Killer Air in China: Pollution Kills an Average of 4,000/day x 365 = 1,460,000

Posted: 4:18 am EDT
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Berkeley Earth released a study showing that air pollution kills an average of 4,000 people every day in China, 17% of all China’s deaths. For 38% of the population, the average air they breathe is “unhealthy” by U.S. standards. According to the study, the most harmful pollution is PM2.5, particulate matter 2.5 microns and smaller.  This penetrates deeply into lungs and triggers heart attacks, stroke, lung cancer and asthma.

“Beijing is only a moderate source PM 2.5 ; it receives much of its pollution from distant industrial areas, particularly Shijiazhuang, 200 miles to the southwest,” says Robert Rohde, coauthor of the paper.

“Air pollution is the greatest environmental disaster in the world today,” says Richard Muller, Scientific Director of Berkeley Earth, coauthor of the paper. “When I was last in Beijing, pollution was at the hazardous level; every hour of exposure reduced my life expectancy by 20 minutes. It’s as if every man, women, and child smoked 1.5 cigarettes each hour,” he said.

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Perhaps it’s time to revisit this Burn Bag submission?

“Why are we still downplaying the enormous health impact to officers and their families serving in China? Why are State MED officers saying ‘off the record’ that it is irresponsible to send anyone with children to China and yet no one will speak up via official channels?”

Embassy Beijing and the five consulates general in China house one of the largest U.S. diplomatic presences in the world (no presence in Kunming and Nanjing).  Service in China includes a hardship differential (when conditions of the environment differ substantially from environmental conditions in the continental United States) for poor air quality among other things, ranging between 10-25% of basic compensation.

According to the 2010 OIG report, more than 30 U.S. Government agencies maintain offices and personnel in China; the total staff exceeds 2,000 employees. Consulates General Guangzhou and Shanghai are as large as many mid-sized embassies, each with more than 250 employees. Consulates General Chengdu and Shenyang are smaller but serve the important western and northern parts of the country respectively. Consulate General Wuhan, opened in 2008, is staffed by one American. Mission China is a fully accompanied post; we have no numbers on how many family members, including children are present at these posts.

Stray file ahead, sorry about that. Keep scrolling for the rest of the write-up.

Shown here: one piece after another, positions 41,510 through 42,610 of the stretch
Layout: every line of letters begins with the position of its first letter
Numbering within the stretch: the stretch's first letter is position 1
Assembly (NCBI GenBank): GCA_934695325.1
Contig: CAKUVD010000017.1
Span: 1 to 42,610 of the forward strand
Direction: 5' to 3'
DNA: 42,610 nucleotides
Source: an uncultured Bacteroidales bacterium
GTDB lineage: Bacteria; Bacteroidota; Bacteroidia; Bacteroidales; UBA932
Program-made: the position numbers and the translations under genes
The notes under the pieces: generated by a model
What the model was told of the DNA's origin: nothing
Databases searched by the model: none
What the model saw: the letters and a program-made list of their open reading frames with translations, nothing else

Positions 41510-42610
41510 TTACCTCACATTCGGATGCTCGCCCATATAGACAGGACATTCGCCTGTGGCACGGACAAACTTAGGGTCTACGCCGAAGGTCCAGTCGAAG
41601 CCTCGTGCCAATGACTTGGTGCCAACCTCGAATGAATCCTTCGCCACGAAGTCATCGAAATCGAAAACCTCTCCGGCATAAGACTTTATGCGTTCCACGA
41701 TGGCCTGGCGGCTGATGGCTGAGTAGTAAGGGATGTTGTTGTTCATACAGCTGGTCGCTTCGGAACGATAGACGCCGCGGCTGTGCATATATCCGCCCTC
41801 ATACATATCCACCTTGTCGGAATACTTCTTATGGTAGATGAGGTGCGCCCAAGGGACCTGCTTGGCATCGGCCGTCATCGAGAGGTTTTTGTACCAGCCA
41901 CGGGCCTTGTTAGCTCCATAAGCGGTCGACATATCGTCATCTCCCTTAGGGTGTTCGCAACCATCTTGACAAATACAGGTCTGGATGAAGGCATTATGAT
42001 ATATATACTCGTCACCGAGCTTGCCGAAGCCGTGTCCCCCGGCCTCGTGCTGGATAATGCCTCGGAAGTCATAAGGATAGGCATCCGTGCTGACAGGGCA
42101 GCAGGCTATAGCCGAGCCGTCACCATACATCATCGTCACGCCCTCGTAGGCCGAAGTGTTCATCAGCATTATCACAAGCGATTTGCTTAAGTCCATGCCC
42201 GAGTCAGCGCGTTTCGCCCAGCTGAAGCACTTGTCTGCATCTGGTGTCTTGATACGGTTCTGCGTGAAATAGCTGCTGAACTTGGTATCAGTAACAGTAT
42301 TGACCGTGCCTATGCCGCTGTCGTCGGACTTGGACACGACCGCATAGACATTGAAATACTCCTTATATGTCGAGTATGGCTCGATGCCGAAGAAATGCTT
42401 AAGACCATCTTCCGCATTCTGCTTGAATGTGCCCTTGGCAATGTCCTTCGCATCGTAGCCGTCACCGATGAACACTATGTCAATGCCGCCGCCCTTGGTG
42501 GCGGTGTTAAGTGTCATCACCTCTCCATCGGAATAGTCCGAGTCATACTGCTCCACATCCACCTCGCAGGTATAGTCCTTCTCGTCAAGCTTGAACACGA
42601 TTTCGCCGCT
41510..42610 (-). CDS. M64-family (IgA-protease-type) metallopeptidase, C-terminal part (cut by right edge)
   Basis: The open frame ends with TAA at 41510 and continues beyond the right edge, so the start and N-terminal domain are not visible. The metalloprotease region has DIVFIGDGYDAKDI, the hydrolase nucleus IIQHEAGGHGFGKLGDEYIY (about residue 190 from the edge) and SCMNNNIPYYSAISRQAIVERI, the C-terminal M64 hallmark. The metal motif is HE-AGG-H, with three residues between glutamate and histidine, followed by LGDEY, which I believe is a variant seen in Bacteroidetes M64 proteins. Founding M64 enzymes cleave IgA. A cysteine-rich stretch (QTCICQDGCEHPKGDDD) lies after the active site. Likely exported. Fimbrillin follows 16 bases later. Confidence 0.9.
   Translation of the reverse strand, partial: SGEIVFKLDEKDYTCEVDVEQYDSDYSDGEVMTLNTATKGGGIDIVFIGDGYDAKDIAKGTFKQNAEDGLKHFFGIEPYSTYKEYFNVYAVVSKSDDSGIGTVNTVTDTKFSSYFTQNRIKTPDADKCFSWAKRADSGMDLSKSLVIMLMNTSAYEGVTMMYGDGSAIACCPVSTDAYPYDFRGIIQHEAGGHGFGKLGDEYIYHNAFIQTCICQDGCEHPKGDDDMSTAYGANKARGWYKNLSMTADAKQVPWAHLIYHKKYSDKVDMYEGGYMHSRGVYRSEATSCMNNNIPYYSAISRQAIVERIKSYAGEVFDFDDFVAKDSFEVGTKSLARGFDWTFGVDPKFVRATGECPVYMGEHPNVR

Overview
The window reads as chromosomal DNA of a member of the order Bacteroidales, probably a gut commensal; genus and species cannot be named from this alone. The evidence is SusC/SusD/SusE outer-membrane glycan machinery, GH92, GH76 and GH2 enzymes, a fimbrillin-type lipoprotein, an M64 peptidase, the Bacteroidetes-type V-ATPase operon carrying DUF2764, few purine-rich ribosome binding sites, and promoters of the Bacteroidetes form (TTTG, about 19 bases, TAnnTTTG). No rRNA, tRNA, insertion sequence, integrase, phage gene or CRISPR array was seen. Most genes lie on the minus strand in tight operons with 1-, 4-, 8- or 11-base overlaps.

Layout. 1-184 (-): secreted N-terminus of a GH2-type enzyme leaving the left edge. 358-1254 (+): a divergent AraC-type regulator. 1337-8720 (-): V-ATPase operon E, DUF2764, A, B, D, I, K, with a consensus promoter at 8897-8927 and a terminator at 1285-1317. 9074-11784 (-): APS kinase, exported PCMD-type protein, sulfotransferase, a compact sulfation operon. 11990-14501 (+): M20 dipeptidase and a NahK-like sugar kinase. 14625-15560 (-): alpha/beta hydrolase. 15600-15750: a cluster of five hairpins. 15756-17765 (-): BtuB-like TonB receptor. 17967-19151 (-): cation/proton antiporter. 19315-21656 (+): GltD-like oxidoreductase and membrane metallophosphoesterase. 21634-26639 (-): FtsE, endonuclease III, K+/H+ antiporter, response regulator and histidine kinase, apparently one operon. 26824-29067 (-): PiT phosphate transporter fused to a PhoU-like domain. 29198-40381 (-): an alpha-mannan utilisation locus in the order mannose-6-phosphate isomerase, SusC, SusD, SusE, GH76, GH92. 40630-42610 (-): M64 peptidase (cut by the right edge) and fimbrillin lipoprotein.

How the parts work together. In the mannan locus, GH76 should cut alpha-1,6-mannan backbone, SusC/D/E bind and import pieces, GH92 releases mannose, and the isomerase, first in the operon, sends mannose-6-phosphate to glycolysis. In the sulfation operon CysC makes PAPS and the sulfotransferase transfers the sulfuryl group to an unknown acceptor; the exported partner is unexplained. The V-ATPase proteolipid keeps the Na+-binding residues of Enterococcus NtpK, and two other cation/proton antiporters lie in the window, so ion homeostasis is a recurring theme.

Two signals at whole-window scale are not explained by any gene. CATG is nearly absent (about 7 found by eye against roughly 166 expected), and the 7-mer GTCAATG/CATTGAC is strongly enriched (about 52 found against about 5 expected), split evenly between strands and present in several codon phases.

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FSO Michael Dodman: No use complaining about the “10,000-mile screwdriver”

Posted: 12:02 am EDT
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Michael Dodman, a Foreign Service officer since 1988, was consul general in Karachi from July 2012 to August 2014. He was the recipient of the 2014 Ryan C. Crocker Award for Outstanding Leadership in Expeditionary Diplomacy for his work there. He is currently director of the entry-level career development and assignments section of the Bureau of Human Resources.

Michael Dodman_karachi

Photo via USCG Karachi

Below is an excerpt from a piece he wrote for the Foreign Service Journal:

The most important thing I learned from my two years leading Consulate General Karachi is this: Successful diplomacy in a high-threat post depends on understanding Washington—and, for a constituent post, the embassy as well.

There is no use complaining about the “10,000-mile screwdriver.” Today’s technology guarantees that no overseas post will ever operate with the sense of autonomy and distance from the flagpole that we once did. The key to managing and succeeding is constantly taking the pulse of Washington, and anticipating information demands—both to avoid surprises and (hopefully) head off directives you disagree with.

I thought I had done a good job meeting the key Washington players during consultations before I went to post. But events in September 2012 and later, particularly the spring 2014 attack on Karachi Airport, made me realize I hadn’t even scratched the surface in terms of everyone who had a say in operations at my post.

Success in navigating the shifting waters of Washington, particularly from a constituent post, required:

  • Regular and open communication with the desk;
  • Understanding the State Department and interagency decision points, and the importance of EAC cables and other channels of communication;
  • Earning the trust of Washington decision-makers; and
  • Building and maintaining a close partnership with the embassy front office and country team, including spending a few days every month in the capital.

Read in full here.

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